The New Mexico Ethics Commission last Friday, Feb. 5, notified state Representative Rebecca Dow (R-District 38) and her Democratic general election opponent Karen C. Whitlock that its general counsel will investigate allegations against Dow filed by Whitlock that fall within the commission’s jurisdiction.
Dow declined to comment to the Sun on this development. Whitlock said that the decision to investigate certain of her allegations supported her belief that they were credible and serious.
Whitlock’s complaint, filed with the ethics commission on Sept. 14, during the run-up to last November’s election, alleged that Dow had violated the Governmental Conduct Act, Procurement Code and the Financial Disclosure Act.
In a press release announcing the complaint’s filing, Whitlock claimed, “Since taking office in 2017, Representative Dow has secured state contracts directing more than $5 million to the company she founded, Appletree Education Center.”
“In order to prevent self-dealing, it is illegal under the Governmental Conduct Act (10-16-9 NMSA 1978) for a legislator or their family members to solicit government contracts without proper disclosure and compliance with the procurement code,” the press release stated. “Yet, while in office, Representative Dow has applied as a contractor for millions in state contracts, while repeatedly signing certifications that she was not a legislator. Moreover, as CEO of the company, she appears to have never disclosed her financial interest.”
Dow vociferously denied the alleged violations at the time. A Silver City Daily Press article published Sept. 15, 2020, paraphrased her, stating: “Appletree is a nonprofit in which neither she nor members of her family have a ‘substantial interest,’ as defined by the Governmental Conduct Act.”
Quoted directly in the article, Dow maintained: “The contractor is Appletree. I am not Appletree. I am not the contractor.”
WHY THE COMMISSION WAITED TO DECIDE TO INVESTIGATE
Whitlock, who lost her bid to oust incumbent Dow, filed the complaint during the “blackout period”—within 60 days of an election—during which the Ethics Commission’s rules forbid it to take up a complaint against a candidate.
Following that rule, the ethics commission did not consider Whitlock’s complaint until Feb. 5. That day, Walker Boyd, the commission’s general counsel, sent a letter to both Whitlock and Dow informing them that the “Commission voted to instruct me to continue my investigation of the complaint.”
According to its rules, the commission must inform the complainant and accused if it will or will not investigate a complaint within 90 days of the complaint’s filing. Taking into consideration the blackout period that ended Nov. 3, Boyd’s letter was sent close to the 90-day deadline.
HOW JURISDICTIONAL ISSUES AFFECTED THE COMMISSION’S DECISION
Represented by Attorney Patrick J. Rogers of Albuquerque, Dow filed a motion to dismiss on Sept. 29, 2020, claiming the ethics commission didn’t have jurisdiction to rule on the issues raised. The motion also argued that Whitlock “failed to state a claim upon which relief can be granted”—that is, even if the facts in the case were true, they didn’t amount to a violation of the law.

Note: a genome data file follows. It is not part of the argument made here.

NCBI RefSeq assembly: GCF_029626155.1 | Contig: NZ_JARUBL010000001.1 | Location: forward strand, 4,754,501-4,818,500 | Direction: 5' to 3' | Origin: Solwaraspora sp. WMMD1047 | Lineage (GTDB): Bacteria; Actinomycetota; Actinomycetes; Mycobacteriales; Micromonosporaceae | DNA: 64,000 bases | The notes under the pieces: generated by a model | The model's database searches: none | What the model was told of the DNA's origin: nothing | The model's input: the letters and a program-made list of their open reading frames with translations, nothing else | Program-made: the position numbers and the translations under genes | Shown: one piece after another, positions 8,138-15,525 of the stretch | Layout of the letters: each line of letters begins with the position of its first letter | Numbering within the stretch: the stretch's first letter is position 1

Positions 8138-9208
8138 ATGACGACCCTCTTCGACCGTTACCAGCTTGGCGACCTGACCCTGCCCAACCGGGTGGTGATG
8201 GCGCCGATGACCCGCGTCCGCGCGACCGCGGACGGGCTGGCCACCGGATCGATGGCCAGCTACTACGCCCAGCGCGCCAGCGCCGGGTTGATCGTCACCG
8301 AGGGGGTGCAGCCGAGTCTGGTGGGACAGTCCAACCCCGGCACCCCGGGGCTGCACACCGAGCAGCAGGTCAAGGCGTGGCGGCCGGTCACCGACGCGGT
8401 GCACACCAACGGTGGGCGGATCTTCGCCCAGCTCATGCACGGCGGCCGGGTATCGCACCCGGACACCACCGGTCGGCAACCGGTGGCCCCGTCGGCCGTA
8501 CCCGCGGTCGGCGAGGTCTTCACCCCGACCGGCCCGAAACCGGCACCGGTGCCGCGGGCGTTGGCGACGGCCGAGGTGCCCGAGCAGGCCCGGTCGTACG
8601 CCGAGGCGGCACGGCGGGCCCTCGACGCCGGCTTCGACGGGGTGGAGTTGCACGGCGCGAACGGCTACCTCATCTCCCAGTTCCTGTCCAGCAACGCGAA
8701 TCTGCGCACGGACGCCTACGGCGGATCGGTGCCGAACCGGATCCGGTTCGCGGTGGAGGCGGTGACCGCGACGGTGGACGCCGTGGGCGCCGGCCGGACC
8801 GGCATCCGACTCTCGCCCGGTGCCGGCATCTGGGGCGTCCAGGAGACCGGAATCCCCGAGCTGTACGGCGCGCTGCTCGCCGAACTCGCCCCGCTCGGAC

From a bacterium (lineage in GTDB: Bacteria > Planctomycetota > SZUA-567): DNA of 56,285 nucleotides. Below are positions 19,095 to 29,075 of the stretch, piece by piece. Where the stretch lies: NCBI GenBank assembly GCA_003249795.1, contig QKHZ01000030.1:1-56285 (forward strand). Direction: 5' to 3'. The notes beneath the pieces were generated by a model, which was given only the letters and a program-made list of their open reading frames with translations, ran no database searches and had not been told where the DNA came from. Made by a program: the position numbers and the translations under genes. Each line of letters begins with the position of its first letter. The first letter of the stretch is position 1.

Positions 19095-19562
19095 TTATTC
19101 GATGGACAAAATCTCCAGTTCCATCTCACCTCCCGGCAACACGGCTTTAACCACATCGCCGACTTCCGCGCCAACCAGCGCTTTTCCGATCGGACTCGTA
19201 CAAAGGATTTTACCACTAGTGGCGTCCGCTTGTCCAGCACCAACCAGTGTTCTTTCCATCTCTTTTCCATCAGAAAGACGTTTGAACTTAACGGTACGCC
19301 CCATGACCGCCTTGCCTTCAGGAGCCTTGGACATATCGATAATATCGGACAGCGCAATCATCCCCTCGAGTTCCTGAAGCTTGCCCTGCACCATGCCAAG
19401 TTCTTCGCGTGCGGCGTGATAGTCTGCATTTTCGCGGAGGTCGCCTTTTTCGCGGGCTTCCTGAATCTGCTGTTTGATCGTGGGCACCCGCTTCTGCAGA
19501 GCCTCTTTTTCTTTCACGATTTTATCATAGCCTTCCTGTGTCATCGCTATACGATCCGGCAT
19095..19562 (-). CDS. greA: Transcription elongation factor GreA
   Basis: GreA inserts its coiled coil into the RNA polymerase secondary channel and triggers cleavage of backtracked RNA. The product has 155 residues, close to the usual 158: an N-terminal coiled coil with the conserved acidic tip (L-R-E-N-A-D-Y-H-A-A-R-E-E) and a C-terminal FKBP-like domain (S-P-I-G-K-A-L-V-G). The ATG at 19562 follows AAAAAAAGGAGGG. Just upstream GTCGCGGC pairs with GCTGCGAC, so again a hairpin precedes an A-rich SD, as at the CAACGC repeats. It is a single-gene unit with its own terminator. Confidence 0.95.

Ethics Commission rules allow the executive director to decide matters of jurisdiction, but not to determine if the facts prove violations of law. Jeremy Farris, the commission’s executive director, took up the jurisdiction issues, sending a letter to Whitlock and Dow on Oct. 21, 2020, dismissing parts of Whitlock’s complaint.
Whitlock’s complaint cited contracts awarded to Appletree that were all signed by Dow prior to July 1, 2019. Farris dismissed those parts of the complaint as outside the ethics commission’s jurisdiction. Another ethics commission rule states its purview began when it was formed on July 1, 2019; therefore, it examines conduct occurring after that date, not before.
Farris forwarded the remaining issues to the ethics commission. These included Dow’s Jan. 30, 2020, financial disclosure statement, which Whitlock claimed was deficient, in violation of the Financial Disclosure Act and the Governmental Conduct Act.
Farris also forwarded what remained of Dow’s motion to dismiss—that Whitlock’s facts did not amount to violations of the law.
The letter delivered to Whitlock and Dow on Feb. 5 did not specifically state what issues the ethics commission instructed its general counsel to continue to investigate.
Whitlock submitted the following statement in response to the Sun’s request for comment on the Feb. 5 letter:
“I believe that this letter indicates the allegations that were made, backed by evidence, are serious and they are taking these allegations seriously,” Whitlock stated in an email Feb. 7. “I appreciate this, since these allegations are serious and credible, and I would have never filed this complaint had it not been in an effort to address the integrity of our elected officials.
“The claims that were dismissed were not due to lack of credibility, but were dismissed because the Ethics Commission lacked jurisdiction. But, it was important to include those claims prior to July 2019 because they show a pattern of behavior. This is why I also filed a complaint with the Attorney General’s office.”